Today’s not your typical Systems Analyst post in which I break down a play that led to a goal or scoring opportunity. Earlier in the week I wrote this post that goes over the “Bruins’ defensive system” that you always hear about, and explained that they use layers to stop the opposition from cashing in after a single defensive breakdown. That was last Wednesday.
That night the Stanley Cup Final opened, which saw Chicago win the game in triple overtime by a score of 4-3. I thought the Hawks did a good job at times of making quality support passes to soft areas in the Bruins layers, so when I did my 10 takeaways from Game 1, I wrote this:
3. Blackhawks passes to soft areas in the offensive zone
One thing I noticed early (and I wrote this note about 10 minutes into the game) was Chicago creating opportunities by finding the soft areas in Boston’s coverage, and making great passes. And to be clear, I don’t mean the usual soft areas, this was different. It’s something elite teams can do that the dregs can’t. Use vision and skill to pass to areas you don’t usually see players. It was pretty clear they’ve taken a long, hard look at how Boston defends and decided to make the conscious effort to avoid the normal “set” offensive spots.
I don’t love how I worded that, because when I wrote it I was really thinking about a few three-to-five foot passes the Hawks made to get the puck to dangerous areas, and it was effective.
When I was with the Alaska Aces of the ECHL I got to know Kevin Croxton, a gentleman fresh out of Rensselaer Polytechnic Institute where he scored 143 points in 147 NCAA D1 games. He was among the more cerebral players I’ve played with, which means he was too smart to continue kicking his own ass in the minors (where he was very good as well) with a degree from a private research university in his back pocket (he’s now an economist for a financial services firm).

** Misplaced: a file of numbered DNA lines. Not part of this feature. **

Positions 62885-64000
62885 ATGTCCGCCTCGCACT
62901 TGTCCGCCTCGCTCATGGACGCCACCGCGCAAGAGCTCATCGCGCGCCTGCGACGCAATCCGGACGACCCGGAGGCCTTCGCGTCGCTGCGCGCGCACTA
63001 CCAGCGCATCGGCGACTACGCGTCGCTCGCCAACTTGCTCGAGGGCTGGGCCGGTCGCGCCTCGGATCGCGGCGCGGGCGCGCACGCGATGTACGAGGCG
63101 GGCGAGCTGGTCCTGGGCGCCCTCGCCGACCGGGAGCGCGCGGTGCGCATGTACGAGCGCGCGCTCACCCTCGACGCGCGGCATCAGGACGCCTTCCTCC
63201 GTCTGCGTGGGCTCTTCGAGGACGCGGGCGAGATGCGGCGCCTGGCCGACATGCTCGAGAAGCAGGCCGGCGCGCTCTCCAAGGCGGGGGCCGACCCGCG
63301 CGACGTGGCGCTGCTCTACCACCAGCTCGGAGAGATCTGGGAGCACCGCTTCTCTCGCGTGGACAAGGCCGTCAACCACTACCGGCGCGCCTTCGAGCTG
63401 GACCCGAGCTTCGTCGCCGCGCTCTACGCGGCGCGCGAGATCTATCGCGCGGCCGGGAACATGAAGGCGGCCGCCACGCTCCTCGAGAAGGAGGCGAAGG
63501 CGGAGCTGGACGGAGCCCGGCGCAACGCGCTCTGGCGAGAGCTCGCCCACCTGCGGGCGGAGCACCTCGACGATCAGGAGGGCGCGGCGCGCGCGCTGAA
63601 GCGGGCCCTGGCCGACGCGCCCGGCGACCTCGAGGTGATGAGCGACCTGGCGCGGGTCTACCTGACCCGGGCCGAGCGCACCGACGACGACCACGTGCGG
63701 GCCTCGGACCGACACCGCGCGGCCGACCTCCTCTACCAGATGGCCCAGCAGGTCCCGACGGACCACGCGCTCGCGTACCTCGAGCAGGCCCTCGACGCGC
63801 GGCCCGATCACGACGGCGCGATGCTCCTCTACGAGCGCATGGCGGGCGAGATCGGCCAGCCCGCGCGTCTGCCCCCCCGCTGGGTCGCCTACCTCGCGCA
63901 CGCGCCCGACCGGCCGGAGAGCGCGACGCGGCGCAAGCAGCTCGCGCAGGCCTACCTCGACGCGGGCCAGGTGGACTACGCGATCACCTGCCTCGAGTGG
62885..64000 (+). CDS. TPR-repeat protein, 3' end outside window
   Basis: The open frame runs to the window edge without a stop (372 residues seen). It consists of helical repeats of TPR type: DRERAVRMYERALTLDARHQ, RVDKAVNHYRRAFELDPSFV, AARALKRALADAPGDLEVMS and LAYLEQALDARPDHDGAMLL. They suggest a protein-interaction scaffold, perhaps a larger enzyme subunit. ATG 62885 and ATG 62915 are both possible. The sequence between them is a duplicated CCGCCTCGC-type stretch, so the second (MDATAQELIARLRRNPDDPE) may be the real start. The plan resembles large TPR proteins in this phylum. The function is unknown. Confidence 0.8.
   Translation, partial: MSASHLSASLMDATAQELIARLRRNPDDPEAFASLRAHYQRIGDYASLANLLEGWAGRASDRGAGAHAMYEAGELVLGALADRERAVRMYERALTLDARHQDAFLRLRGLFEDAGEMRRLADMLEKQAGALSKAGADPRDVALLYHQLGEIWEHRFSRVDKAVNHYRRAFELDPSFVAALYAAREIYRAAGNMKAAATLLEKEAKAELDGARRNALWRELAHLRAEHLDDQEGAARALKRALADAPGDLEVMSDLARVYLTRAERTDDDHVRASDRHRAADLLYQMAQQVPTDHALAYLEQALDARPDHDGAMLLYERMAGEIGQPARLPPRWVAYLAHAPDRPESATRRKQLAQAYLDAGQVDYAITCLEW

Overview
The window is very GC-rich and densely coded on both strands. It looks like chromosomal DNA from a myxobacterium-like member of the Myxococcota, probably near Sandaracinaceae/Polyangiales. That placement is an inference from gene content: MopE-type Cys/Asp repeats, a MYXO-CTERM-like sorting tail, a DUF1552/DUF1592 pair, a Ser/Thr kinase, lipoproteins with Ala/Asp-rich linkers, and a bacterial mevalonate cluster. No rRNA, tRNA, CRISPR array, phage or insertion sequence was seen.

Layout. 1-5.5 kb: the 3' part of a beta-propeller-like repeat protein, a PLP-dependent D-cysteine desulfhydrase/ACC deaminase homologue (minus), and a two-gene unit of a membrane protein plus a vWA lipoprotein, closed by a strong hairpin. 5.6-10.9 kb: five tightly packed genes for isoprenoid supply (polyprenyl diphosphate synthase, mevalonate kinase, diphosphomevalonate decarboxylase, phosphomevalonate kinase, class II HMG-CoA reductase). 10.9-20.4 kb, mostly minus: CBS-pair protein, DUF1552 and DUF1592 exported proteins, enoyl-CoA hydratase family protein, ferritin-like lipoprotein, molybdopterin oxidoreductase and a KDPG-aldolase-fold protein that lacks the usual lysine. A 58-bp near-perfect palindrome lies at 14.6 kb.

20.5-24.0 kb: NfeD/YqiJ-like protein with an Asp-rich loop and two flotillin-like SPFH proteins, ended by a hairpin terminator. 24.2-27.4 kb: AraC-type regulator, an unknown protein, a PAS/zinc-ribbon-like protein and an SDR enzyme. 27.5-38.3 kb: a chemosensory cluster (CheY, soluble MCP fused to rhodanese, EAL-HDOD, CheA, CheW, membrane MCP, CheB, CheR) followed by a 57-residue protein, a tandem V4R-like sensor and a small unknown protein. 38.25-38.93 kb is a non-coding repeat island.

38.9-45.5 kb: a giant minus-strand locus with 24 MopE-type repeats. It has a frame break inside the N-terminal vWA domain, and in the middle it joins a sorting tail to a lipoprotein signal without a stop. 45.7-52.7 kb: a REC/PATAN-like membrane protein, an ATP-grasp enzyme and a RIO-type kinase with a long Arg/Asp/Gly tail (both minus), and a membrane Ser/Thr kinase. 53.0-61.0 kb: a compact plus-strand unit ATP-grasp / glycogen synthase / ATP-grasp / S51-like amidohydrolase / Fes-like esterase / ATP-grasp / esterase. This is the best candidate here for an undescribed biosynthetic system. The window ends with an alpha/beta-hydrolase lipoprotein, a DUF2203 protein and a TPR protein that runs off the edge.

Anyway, two games have elapsed since I liked what the Hawks were doing and they won, and Crox text me a couple times yesterday to point out a major flaw in Chicago’s offensive attack right now.
Let’s go through his observation and look at the tape. (And by “tape,” I mean cellphone video of a TV uploaded to YouTube.) I’m including his kind words, because validation from him is validation I’m proud of.
Been reading your blog and listening to the podcast pretty religiously. Great stuff. You obviously have a level of knowledge that others just don’t have because of your playing career and being a “headsy” player. I know you wrote a post about the defensive layering of the Bruins and it was bang on.
Everything I’ve read/heard from the pundits deals with the guys with the puck, when the most glaring thing I saw last night was the lack of support from guys without the puck. There was a play last night where I think it was Saad who carried the puck up the wall and was clearly in trouble, so any half-decent hockey player can read he’s going to dump it down the wall. Of course, it goes right to a Bruins’ player because both Chicago forwards didn’t want to work hard enough to get in between that layer. It happened in the Pittsburgh series too.
You mentioned in your post today that Kane would carry it in to nobody, but his linemates need to work to get the position in between that second layer. If they can get closer to the puck carrier they can make a three-foot support pass and move without the puck, then they’ll beat this system. There’s plenty of examples from last night I just thought it would make an interesting systems analysis post given that not many people have correctly identified how to beat the system. Another good example is on the power play, teams will make a support pass to a guy in the middle of the ice not even in a shooting position just to move the defense around. Obviously a little tougher 5-v-5 but the same idea.